Try an online die roller. Google "rpg online dice roller". Many allow you to specify an arbitrary n-sided die.

For instance, rolz.org allows you to specify an arbitrary n-sided die and roll it in like 1d3 seconds.

Or, as some have suggested, just reroll if the dice show a combination too high for your number of items.

I will second (or third or fourth) the suggestions for 5e in general and for playing it straight-out-of-the-box the first time around. There is even a starter kit that has dice, basic rules, and a starter adventure.

Good luck!

## The real experiment is difficult

The linked dice in the question are out of stock, so only people who already have a lot of these dice and are willing to do the statistical tests can give the "true" answer. I suspect that that population is quite small. However, I think that the existing literature and a bit of deduction can give a theoretical and historical perspective on the fairness of this d7.

## It's possible to have a fair d7 in specific scenarios

First, it is definitely theoretically possible to have a seven-sided die. The die as shown is a pentagonal prism. Geometrically, the die's fairness is most strongly affected by the size ratio of the pentagonal faces to the rectangular sides. I've made a quick mock-up of the two extremes:

**Faces are larger than sides:** This corresponds to the shape on the left side. This extreme strongly favors the pentagonal faces--it's basically a coin, and it's difficult to imagine it ever landing on the edges.

**Sides are larger than the Faces:** This corresponds to the shape on the right. In this case, the die is more like a pencil, and will almost always fall on the sides.

As one smoothly adjusts the size ratio between the sides and the faces, there will be a specific point where there is a transition between favoring the sides and favoring the faces. This intercept is the point at which the die is fair. Therefore, it is possible to have a fair 7-sided die.

However, this magic ratio might not be the same for all conditions. This answer on MathOverflow argues that for non-isohedral die, the fairness of the result depends on how you throw it. Likewise, this random page on the internet claims that different surfaces might affect the outcome of the roll. Neither source provides hard evidence for their claims, but it's worth considering that **the intermediate value argument presented above does not prove that a single d7 can be fair under ***all* conditions.

## The patent for *this* d7 shows that it was tested for fairness

So the question is, do those specific dice have the necessary geometry to be fair? The product description page that the OP links to contains a patent number: US PAT No. D-4,900,034. This number corresponds to the patent "Random gambling playing pieces and layout and game table for use with the same" filed by Bernard Bereuter in 1988. This patent, among other things, describes the construction and fairness for *this particular* d7 for gambling purposes:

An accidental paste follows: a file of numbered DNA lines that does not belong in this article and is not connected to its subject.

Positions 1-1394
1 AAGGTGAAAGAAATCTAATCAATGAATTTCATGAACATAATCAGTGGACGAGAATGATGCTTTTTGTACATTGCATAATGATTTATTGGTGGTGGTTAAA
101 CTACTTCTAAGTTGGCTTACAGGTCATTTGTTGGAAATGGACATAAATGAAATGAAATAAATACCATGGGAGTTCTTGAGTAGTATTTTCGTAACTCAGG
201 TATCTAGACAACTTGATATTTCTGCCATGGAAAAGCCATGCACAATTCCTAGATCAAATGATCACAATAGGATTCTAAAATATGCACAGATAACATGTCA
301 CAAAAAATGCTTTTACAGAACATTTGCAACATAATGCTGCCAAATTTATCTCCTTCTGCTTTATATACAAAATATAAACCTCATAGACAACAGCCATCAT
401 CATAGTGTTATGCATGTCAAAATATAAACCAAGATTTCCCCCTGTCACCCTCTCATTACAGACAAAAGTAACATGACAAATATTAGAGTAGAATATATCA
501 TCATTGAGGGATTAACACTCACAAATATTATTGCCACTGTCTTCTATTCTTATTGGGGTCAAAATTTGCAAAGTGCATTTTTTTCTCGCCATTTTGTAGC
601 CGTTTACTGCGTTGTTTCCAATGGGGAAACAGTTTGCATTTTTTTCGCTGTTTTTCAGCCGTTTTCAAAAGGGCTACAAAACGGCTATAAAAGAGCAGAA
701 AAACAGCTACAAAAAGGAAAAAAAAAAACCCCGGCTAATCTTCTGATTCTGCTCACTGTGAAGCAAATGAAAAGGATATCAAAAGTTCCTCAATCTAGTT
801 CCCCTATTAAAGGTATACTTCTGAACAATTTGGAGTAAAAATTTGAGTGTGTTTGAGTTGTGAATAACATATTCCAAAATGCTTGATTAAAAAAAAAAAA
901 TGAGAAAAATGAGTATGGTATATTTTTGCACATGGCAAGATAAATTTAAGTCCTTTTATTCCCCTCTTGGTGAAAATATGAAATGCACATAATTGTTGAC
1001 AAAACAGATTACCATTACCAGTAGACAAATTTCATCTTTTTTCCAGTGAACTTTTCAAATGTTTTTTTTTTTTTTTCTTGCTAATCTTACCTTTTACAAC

Using playing pieces formed of hard plastic of a type such as could be used for standard dice, experimentation has shown that the desired random landing of the pieces is achieved if the regular pentagon of cross section fits precisely in a circle 1 inch in diameter (resulting in peripheral edges 3 of a length of 0.588 inch) and the length of the prism is 0.753 inch, for pieces rolled over foam-backed felt stretched over a hard horizontal surface.

...

A random gambling playing piece comprising a nonrectangular prism... having indicia spaced uniformly around its circumference, the length of said prism being different than the length of a side of the regular polygon transverse section and being equal to the length required so that the probability of said prism landing on either of its end faces is approximately equal to the probability of its landing on any of its side faces.

**Thus, Mr. Bereuter has apparently done the empirical testing necessary to determine the ideal size ratio for a fair seven-sided die,** at least on one particular surface.

Unfortunately, because his data isn't public and the dice aren't currently available, we can't verify or repeat his results ourselves. It's certainly possible that the dice bought from that site are not fair for other reasons, too. Still, this d7's inventor clearly put significant effort into determining the necessary dimensions to create a fair die.

If GameScience accurately followed the dimensions in the patent that they cite, then their d7 is likely fair enough for RPG purposes. After all, the original patent intended the die for gambling purposes, and in my experience, TTRPGs are far less sensitive to unfair dice than gambling is.

## Best Answer

## Yes, d2, d3, d4, d6, d8, d10, d12, and d20 have uniform distributions

Of these, the d4, d6, d8, d12, and d20 are regular polyhedrons.

The d2 and d10 are not regular polyhedrons, but each face is nonetheless equally-likely.